For the first time in at least 15 years, all of California is officially in drought.
According to the April 22 release of the U.S. Drought Monitor, every last inch of California is in a state of “moderate” to “exceptional” drought — the first time in the monitor’s 15-year history that’s occurred. Indeed, the vast majority of California’s territory is now either at “extreme” or “exceptional,” which are the two most severe levels.
The total amount of drought covering the U.S. also increased, from 37.9 percent of the country last week to 38.4 percent this week. The southwestern United States once again saw almost no precipitation. Forecasts for the next two weeks also anticipate drier-than-normal conditions across the Southwest, the Great Plains and the Midwest.
In northern California, the city of Montague requested that all outside watering be reduced until further notice — the first time it’s done that in 80 years, as the community risks running out of water by the end of the summer. And the National Oceanic and Atmospheric Administration reported last week that half the Sierra Nevada’s snowpack melted in one week, thanks to temperatures that went as high as 12 degrees above average. In an indication of how much damage the ongoing drought has already done, the agency said all the melt gave just a slight boost to reservoir levels.
California’s crops and agriculture are also taking a pounding. Mike Wade, the California Farm Water Coalition’s executive director, told USA Today that the direct and indirect economic costs of the drought are already estimated at $7.48 billion, including 800,000 acres of farmland left idle and 20,000 job losses.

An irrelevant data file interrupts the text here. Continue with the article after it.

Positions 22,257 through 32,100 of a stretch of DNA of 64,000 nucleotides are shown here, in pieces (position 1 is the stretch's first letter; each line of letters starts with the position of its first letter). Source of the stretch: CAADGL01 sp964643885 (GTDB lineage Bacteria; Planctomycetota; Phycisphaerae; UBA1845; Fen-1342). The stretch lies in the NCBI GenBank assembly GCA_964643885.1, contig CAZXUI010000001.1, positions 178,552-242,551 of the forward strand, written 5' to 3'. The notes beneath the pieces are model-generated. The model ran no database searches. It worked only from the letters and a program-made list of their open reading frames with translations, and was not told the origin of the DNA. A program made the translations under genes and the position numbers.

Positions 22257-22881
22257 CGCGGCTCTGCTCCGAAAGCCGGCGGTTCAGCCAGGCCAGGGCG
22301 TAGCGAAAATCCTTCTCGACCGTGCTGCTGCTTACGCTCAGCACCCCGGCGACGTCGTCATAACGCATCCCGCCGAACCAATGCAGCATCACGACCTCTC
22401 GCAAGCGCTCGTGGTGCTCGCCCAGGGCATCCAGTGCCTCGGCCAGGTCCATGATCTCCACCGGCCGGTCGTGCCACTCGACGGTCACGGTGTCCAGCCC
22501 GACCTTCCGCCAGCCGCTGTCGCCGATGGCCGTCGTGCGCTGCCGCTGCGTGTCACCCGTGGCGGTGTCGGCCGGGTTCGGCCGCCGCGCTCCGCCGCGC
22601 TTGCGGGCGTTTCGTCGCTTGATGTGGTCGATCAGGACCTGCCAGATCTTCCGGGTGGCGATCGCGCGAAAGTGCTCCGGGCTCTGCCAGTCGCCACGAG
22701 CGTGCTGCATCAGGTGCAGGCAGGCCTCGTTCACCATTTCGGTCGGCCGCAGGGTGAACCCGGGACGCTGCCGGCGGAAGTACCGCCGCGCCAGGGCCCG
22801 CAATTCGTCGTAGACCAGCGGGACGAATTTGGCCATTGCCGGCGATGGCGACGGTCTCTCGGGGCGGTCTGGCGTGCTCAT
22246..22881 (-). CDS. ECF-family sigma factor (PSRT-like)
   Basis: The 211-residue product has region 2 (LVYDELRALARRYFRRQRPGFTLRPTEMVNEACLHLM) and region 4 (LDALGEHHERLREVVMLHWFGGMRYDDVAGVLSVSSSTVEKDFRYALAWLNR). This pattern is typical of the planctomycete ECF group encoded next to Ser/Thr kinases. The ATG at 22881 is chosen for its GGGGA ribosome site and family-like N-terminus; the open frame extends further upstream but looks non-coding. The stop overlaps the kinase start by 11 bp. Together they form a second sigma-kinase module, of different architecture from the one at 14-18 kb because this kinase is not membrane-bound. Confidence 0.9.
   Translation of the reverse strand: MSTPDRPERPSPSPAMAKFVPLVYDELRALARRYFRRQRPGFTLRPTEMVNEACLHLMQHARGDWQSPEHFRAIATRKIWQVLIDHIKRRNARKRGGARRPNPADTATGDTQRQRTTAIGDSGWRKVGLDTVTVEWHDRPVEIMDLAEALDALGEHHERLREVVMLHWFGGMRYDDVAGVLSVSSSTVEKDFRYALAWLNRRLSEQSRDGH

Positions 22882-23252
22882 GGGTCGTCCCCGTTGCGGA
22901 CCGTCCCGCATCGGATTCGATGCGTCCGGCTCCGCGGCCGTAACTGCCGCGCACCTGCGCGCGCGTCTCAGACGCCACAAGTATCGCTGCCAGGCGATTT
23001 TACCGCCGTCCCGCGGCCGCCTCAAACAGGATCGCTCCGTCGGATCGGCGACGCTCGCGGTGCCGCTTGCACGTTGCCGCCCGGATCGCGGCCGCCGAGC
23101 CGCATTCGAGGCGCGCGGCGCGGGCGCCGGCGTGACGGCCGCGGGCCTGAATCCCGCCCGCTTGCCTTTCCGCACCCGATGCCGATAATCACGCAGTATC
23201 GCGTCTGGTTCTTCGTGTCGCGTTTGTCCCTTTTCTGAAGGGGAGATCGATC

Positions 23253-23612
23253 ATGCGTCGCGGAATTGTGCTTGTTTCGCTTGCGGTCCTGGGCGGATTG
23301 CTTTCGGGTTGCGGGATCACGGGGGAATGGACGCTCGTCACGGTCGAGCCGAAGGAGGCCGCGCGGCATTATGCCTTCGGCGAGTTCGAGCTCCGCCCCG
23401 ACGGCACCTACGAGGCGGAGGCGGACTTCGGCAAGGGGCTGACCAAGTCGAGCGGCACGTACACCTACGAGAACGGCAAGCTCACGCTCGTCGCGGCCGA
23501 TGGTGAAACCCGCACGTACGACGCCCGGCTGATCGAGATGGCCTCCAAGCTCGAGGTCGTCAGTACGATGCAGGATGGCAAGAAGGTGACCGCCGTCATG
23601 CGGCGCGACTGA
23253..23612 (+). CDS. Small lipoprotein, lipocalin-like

On top of all this, a recent study out of Utah State University has linked both the drought in the western U.S. and the frigid winter that just hit the eastern U.S. to climate change. The author of the work, climate scientist Simon Wang, looked at a twin set of pressure systems — one of unusually high pressure off America’s Pacific coast, and one of unusually low pressure over the Great Lakes — called a “dipole.” The combined effect is to drive warm and severely dry weather across the southwest, and unusually cold and snowy weather across the northeastern United States.
Wang found the difference between the two system’s extremes has been increasing over the last few decades. And after drawing on a number of computer models and historical data sets, he also found the severity of the increase could not be explained without the influence of humanity’s carbon emissions.
Previous research has also shown that the affect of climate change on the North Pole’s temperatures could alter the jet stream, pulling colder air farther south more often.
Good news was not entirely absent, however. The expansion of the drought on the state-wide level does not mean no precipitation anywhere, and several communities in California that were in danger of running out of water within 60 days back in February were lucky enough to see some rain. Between that and intervention by the state government, the number of towns at risk dropped from 17 in January to 3 now.